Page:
Kodiak Sciences Scraps Late-Stage Vision Loss Biologic

Eye exam

Pictured: Person undergoing an eye exam/iStock, Jacob Wackerhausen

Kodiak Sciences shares fell over 50% on Monday after the company announced that its late-stage biologic failed to sufficiently improve the vision of patients with diabetes macular edema and that it would not be pursuing this program any further.

The California-based company was testing tarcocimab tedromer, a novel antibody-polymer conjugate developed by the company for the treatment of vision loss. Kodiak had three Phase III trials: DAYLIGHT, GLEAM, and GLIMMER. The DAYLIGHT trial investigated the safety and efficacy of tarcocimab tedromer in a high-intensity dosing regimen for patients with wet age-related amcular degeneration (AMD). Not only was the drug “safe and well tolerated,” but it met the clinical target of “non-inferior visual acuity gains” relative to aflibercept, sold commercially as Eylea and Zaltrap.

But the next two Phase III trials, GLEAM and GLIMMER, were far less promising. These were identical studies investigating the safety, durability, and efficacy of tarcocimab tedromer for patients with DME.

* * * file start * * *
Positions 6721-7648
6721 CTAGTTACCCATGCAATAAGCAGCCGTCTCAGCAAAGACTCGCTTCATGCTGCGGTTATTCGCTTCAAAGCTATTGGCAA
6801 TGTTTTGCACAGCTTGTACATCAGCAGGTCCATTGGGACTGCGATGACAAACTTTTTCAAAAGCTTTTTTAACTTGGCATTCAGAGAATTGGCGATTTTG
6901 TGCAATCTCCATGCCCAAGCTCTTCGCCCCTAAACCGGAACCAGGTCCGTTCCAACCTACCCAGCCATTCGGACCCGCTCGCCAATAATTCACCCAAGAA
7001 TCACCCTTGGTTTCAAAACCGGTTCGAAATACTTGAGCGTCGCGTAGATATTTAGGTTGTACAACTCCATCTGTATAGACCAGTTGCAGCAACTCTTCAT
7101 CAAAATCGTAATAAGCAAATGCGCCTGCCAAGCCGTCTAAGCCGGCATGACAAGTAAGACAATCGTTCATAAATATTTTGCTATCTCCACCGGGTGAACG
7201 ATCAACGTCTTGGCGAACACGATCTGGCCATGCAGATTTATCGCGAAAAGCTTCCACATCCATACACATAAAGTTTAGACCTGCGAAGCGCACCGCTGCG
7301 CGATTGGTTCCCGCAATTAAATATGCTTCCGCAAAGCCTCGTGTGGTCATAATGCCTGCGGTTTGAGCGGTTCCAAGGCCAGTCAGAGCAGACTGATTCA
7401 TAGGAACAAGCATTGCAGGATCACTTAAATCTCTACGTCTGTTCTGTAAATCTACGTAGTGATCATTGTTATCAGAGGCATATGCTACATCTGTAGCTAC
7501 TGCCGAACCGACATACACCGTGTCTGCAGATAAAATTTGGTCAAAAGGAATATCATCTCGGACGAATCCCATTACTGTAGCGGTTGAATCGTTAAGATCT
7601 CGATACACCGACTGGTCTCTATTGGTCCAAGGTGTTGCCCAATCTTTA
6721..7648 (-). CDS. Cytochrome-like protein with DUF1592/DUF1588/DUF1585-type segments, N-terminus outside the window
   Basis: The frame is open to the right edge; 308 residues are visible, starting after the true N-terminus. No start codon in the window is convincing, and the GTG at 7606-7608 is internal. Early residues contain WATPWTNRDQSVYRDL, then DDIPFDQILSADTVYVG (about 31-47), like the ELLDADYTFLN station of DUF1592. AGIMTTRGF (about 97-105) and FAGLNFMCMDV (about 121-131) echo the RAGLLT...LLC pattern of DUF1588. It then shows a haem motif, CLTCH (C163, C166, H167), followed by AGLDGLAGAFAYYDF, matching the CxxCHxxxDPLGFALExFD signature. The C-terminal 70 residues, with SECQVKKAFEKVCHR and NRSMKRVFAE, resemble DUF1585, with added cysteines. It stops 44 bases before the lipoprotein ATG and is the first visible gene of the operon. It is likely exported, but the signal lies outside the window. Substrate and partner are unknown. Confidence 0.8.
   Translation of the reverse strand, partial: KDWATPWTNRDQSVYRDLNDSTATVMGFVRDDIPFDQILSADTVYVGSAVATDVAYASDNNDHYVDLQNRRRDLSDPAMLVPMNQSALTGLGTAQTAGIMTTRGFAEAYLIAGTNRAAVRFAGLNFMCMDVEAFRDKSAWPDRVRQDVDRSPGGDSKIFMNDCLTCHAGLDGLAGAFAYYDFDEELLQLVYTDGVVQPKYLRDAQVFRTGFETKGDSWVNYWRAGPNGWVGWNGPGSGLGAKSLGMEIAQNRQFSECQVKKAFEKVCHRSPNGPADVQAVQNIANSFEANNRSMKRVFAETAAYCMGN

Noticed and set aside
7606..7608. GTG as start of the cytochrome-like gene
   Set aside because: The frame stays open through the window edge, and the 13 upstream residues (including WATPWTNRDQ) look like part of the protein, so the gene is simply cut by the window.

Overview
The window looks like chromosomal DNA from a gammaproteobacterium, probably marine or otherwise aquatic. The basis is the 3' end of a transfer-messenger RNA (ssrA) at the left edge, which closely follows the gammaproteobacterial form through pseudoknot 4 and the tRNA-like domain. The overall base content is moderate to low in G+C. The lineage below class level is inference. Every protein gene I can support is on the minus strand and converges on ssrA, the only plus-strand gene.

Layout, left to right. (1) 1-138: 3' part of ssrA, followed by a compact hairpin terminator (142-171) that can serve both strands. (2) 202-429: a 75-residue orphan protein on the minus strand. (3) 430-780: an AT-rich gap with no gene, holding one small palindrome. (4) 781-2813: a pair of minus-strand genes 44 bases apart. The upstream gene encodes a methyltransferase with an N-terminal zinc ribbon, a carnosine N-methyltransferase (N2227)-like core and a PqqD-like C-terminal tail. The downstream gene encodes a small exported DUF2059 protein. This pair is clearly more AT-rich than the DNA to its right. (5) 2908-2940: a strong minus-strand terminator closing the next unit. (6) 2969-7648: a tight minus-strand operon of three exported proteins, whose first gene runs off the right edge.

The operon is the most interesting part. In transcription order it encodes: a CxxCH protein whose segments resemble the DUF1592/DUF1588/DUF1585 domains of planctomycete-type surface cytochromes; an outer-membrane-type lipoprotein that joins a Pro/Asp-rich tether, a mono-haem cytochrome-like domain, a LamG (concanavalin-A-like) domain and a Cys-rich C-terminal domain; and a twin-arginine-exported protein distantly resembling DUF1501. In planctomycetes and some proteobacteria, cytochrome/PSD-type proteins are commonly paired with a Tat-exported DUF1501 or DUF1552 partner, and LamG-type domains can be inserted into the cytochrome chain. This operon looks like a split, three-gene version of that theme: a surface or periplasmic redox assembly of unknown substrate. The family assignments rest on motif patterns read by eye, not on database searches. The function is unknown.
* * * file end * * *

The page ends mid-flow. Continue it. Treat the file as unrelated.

While the studies largely supported the safety of tarcomab tedromer, with only rare cases of intraoculer inflammation and no cases of intraocular inflammation with vasculitis or vascular occlusion, the studies noted an unexpected increase in the number of cataracts in patients over time.

“Kodiak’s initial evaluation suggests that this contributed meaningfully to the failure of each study,” Kodiak CEO Victor Perlroth said in a statement.

But the primary driver for dropping the drug was the efficacy data. Tarcimab tedromer performed roughly 60% as well as aflibercept in both trials. Patients in the GLEAM trial treated with tarcimab tedromer gained an average of 6.4 eye chart letters, compared to 10.3 for patients treated with aflibercept. The GLIMMER trial saw tarcimab tedromer patients gain an average of 7.4 eye chart letters, versus 12.2 on aflibercept.

“In summary, we are deeply disappointed with the GLEAM and GLIMMER outcome,” Perlroth said.

The news sent Kodiak shares tumbling, according to reporting by Reuters: shares fell over 50% in premarket trading on Monday. Company shares at market close on Friday were valued at about $381 million.

The company has another compound, KSI-501, in the pipeline for vision loss caused by retinal vascular diseases caused by concurrent inflammation or abnormal angiogenesis, with its Phase Ⅰ trial now underway.

Connor Lynch is a freelance writer based in Ottawa, Canada. Reach him at lynchjourno@gmail.com.

Back to news